Identifying religious ideology as key factor in the terrorism is not the same as suggesting that the terrorists represent all Muslims or that all Muslims should be held responsible, they argue – but denying it is specious and self-defeating.
At least 67 people were killed during the four-day hostage crisis which began when more than a dozen gunmen seized control of Nairobi’s upscale Westgate mall.
After the siege ended, al-Shabaab fighters carried out further attacks in two towns along the Kenya-Somalia border, killing at least three people, including two police officers, the Associated Press reported.
In messages posted online during the mall attack, Al-Shabaab, the al-Qaeda-affiliated Somali group, said it was reprisal for the presence of Kenyan troops in Somalia. They were deployed there in late 2011 after a series of attacks by al-Shabaab fighters who crossed into Kenya to kidnap and kill foreign aid workers and tourists.
But al-Shabaab’s Islamist ideology was also clearly evident during the crisis. Survivors recounted incidents in which gunmen asked hostages questions to determine their religion, with Muslims – or those pretending to be – allowed to leave safely.
In a later email exchange with the Associated Press, an al-Shabaab spokesman stated, “The mujahedeen [Islamic holy warriors] carried out a meticulous vetting process at the mall and have taken every possible precaution to separate the Muslims from the Kuffar [infidels] before carrying out their attack.”
Al-Shabaab spokesmen also revealed their religious focus in some Internet postings, for instance identifying those surrounding the mall not as Kenyan security forces but as “Christians.”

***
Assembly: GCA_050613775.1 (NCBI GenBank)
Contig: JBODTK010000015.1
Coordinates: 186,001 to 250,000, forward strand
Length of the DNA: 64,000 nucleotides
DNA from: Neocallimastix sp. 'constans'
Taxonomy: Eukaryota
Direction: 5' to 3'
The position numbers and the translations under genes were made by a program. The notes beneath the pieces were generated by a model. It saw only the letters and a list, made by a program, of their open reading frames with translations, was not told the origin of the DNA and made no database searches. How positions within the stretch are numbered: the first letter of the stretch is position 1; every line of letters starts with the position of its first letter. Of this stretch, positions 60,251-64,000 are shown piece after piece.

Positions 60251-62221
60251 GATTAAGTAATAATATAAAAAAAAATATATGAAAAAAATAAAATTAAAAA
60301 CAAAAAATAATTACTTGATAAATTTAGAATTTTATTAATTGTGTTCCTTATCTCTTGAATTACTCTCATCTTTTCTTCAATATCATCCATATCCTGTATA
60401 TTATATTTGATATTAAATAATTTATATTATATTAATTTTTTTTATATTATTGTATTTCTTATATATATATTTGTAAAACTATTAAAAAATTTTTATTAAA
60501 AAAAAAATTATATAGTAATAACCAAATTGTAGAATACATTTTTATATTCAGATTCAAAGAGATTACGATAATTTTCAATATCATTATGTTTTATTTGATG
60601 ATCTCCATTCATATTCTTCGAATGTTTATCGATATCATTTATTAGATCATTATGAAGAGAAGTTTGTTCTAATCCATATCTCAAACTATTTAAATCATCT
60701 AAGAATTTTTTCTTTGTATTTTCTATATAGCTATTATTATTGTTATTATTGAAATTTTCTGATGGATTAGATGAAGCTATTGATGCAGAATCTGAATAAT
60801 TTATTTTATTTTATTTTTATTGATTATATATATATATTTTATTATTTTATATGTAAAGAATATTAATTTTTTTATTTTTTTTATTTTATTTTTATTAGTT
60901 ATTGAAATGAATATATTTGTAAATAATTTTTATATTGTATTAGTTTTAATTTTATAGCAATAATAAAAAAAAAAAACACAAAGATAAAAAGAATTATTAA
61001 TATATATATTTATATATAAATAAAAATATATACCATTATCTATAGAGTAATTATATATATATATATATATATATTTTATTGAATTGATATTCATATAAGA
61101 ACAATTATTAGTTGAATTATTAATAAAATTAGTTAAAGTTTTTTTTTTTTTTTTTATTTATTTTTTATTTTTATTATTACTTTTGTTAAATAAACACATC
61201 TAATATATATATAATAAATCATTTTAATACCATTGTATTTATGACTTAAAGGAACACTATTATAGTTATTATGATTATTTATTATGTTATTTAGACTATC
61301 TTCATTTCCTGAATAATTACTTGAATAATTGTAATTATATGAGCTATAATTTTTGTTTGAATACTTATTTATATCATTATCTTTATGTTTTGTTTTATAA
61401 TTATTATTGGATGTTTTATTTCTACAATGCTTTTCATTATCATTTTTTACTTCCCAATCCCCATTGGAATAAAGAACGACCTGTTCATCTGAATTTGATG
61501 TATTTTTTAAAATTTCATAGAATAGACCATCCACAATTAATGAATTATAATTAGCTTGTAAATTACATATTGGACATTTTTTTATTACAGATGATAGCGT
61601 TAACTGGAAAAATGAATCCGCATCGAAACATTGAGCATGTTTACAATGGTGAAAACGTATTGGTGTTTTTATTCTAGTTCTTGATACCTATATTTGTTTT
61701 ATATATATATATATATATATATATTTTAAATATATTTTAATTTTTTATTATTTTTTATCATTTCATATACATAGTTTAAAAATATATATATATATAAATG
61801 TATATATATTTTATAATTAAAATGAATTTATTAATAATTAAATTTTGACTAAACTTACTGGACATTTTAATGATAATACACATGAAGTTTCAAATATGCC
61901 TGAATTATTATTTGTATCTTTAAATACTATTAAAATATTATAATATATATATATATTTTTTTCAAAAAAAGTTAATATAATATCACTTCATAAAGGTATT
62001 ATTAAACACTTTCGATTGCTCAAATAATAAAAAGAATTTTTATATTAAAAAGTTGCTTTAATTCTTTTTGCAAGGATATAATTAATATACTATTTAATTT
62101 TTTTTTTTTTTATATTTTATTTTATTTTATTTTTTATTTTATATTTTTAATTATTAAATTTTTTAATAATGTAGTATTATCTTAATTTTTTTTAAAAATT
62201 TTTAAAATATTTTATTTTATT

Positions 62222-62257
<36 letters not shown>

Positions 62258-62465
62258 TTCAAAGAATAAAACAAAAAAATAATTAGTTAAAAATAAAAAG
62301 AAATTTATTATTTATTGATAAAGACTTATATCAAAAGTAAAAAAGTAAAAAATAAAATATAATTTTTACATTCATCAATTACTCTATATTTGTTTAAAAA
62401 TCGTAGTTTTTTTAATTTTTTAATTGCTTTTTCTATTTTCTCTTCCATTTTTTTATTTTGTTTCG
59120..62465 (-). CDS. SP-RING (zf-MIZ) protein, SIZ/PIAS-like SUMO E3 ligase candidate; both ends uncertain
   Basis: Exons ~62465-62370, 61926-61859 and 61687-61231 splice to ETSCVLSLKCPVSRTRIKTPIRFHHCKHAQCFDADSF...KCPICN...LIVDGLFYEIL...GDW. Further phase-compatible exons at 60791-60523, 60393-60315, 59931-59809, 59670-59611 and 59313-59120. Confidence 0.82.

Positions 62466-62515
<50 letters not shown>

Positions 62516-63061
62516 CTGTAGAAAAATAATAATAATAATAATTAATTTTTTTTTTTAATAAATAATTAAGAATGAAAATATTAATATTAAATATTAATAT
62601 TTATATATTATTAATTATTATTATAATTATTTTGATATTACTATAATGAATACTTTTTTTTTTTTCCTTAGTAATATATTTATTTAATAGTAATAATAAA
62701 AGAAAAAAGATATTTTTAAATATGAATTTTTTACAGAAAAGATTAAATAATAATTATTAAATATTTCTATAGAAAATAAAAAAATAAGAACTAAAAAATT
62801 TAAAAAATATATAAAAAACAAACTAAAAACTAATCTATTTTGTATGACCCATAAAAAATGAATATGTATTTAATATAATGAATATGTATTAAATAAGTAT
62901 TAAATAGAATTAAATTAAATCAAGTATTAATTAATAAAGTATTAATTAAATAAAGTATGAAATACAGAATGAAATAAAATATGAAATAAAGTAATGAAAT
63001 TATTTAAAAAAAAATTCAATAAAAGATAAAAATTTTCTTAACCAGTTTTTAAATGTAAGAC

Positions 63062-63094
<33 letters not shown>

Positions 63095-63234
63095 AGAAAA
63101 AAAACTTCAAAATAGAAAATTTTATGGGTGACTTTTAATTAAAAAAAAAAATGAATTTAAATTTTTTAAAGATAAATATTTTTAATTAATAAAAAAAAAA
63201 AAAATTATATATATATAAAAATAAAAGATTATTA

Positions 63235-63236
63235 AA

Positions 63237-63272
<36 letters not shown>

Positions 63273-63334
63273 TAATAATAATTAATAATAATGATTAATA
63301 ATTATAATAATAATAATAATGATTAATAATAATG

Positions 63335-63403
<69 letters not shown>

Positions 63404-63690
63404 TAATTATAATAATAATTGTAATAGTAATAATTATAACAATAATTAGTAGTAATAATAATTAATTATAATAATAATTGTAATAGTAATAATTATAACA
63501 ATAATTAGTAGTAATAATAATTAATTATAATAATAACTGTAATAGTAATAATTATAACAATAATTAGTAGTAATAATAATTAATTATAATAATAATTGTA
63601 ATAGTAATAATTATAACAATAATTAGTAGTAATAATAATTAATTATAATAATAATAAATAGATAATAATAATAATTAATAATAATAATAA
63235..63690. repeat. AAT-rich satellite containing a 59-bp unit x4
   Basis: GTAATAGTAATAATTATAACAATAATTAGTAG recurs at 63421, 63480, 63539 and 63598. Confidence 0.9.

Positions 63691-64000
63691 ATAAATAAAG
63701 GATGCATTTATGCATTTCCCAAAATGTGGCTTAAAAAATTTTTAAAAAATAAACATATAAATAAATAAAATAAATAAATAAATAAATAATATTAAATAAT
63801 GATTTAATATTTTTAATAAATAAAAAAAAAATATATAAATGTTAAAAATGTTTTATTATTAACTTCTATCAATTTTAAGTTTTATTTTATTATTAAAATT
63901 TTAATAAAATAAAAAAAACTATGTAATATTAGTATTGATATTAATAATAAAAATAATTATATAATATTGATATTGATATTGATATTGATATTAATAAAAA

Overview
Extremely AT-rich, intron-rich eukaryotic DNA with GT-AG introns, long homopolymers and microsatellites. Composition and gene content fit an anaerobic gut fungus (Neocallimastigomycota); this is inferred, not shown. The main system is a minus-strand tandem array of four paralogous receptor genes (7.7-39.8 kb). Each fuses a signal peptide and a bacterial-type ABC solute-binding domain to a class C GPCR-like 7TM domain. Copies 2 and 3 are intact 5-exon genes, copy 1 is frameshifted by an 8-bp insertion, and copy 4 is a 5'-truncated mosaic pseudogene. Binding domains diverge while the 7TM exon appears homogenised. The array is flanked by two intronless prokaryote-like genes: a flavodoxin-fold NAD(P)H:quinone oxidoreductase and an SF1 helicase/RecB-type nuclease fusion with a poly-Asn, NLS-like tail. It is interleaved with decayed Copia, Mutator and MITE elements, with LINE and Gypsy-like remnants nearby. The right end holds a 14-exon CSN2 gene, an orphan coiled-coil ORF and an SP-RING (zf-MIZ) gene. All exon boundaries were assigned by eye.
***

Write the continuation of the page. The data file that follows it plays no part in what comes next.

“We authorize the mujahedeen [Islamic holy warriors] inside the building to take actions against the prisoners as much as they are pressed,” terrorist spokesman Ali Mohamud Rage said in a statement posted online two days into the siege. “We are telling Christians advancing onto the mujahedeen to have mercy for their prisoners who will bear the brunt of any force directed against the mujahedeen.”
“As far as al-Shabaab is concerned, this is a religious war,” Patrick Sookhdeo, international director of Barnabas Fund and director of the non-profit Institute for the Study of Islam and Christianity, said on Thursday.
“The statements of those caught up in the shopping center siege make it clear that this was not purely a retaliatory attack over territory,” he wrote in an editorial. “Hostages were lined up by the militants and questioned about their religion; they were asked to name Mohammed’s mother, quote verses from the Qur’an or recite the Islamic creed. Those who could were let go, those who could not – or would not – were killed.
“The defense of their strict and puritanical brand of Islam, Salafi-Wahhabism, is at the heart of al-Shabaab’s killing spree at Westgate, as it is the driving force behind their activities in Somalia and elsewhere.”
In their responses to the attack Western governments tended to avoid any reference to the terrorist’ religion.
Secretary of State John Kerry referred to “perpetrators of this abhorrent violence” and the need to “reaffirm our determination to counter extremism,” while National Security Council spokesperson Caitlin Hayde referred to “the perpetrators of this heinous act” and “efforts to confront terrorism in all its forms, including the threat posed by al-Shabaab.”